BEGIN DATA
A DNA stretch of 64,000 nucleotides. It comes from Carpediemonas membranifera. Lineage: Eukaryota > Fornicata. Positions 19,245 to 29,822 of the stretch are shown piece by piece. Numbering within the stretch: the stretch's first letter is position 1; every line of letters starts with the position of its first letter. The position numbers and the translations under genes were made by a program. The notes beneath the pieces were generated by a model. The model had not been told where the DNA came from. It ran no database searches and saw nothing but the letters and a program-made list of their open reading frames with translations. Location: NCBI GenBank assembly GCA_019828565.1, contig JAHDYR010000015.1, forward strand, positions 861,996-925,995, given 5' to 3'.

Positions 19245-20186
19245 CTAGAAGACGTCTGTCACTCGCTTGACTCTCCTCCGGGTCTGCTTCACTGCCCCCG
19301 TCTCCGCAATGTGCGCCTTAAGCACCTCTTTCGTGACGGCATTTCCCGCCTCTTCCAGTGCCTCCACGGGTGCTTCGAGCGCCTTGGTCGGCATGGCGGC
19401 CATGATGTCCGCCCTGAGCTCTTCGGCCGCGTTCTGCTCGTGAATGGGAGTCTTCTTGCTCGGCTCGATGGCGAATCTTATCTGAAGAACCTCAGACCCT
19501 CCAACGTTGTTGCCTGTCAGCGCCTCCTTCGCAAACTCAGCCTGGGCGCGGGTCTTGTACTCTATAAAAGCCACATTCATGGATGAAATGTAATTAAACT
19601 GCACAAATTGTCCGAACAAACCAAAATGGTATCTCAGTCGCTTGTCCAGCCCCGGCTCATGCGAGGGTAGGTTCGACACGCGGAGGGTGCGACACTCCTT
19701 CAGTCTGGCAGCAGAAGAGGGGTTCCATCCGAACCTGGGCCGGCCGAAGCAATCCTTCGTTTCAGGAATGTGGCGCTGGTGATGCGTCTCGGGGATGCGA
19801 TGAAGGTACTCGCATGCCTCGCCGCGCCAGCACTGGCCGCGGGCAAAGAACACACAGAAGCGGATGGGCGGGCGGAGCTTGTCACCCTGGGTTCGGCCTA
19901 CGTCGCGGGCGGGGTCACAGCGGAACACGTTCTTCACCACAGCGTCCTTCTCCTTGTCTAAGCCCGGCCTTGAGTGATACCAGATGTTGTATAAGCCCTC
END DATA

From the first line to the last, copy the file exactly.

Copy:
A DNA stretch of 64,000 nucleotides. It comes from Carpediemonas membranifera. Lineage: Eukaryota > Fornicata. Positions 19,245 to 29,822 of the stretch are shown piece by piece. Numbering within the stretch: the stretch's first letter is position 1; every line of letters starts with the position of its first letter. The position numbers and the translations under genes were made by a program. The notes beneath the pieces were generated by a model. The model had not been told where the DNA came from. It ran no database searches and saw nothing but the letters and a program-made list of their open reading frames with translations. Location: NCBI GenBank assembly GCA_019828565.1, contig JAHDYR010000015.1, forward strand, positions 861,996-925,995, given 5' to 3'.

Positions 19245-20186
19245 CTAGAAGACGTCTGTCACTCGCTTGACTCTCCTCCGGGTCTGCTTCACTGCCCCCG
19301 TCTCCGCAATGTGCGCCTTAAGCACCTCTTTCGTGACGGCATTTCCCGCCTCTTCCAGTGCCTCCACGGGTGCTTCGAGCGCCTTGGTCGGCATGGCGGC
19401 CATGATGTCCGCCCTGAGCTCTTCGGCCGCGTTCTGCTCGTGAATGGGAGTCTTCTTGCTCGGCTCGATGGCGAATCTTATCTGAAGAACCTCAGACCCT
19501 CCAACGTTGTTGCCTGTCAGCGCCTCCTTCGCAAACTCAGCCTGGGCGCGGGTCTTGTACTCTATAAAAGCCACATTCATGGATGAAATGTAATTAAACT
19601 GCACAAATTGTCCGAACAAACCAAAATGGTATCTCAGTCGCTTGTCCAGCCCCGGCTCATGCGAGGGTAGGTTCGACACGCGGAGGGTGCGACACTCCTT
19701 CAGTCTGGCAGCAGAAGAGGGGTTCCATCCGAACCTGGGCCGGCCGAAGCAATCCTTCGTTTCAGGAATGTGGCGCTGGTGATGCGTCTCGGGGATGCGA
19801 TGAAGGTACTCGCATGCCTCGCCGCGCCAGCACTGGCCGCGGGCAAAGAACACACAGAAGCGGATGGGCGGGCGGAGCTTGTCACCCTGGGTTCGGCCTA
19901 CGTCGCGGGCGGGGTCACAGCGGAACACGTTCTTCACCACAGCGTCCTTCTCCTTGTCTAAGCCCGGCCTTGAGTGATACCAGATGTTGTATAAGCCCTC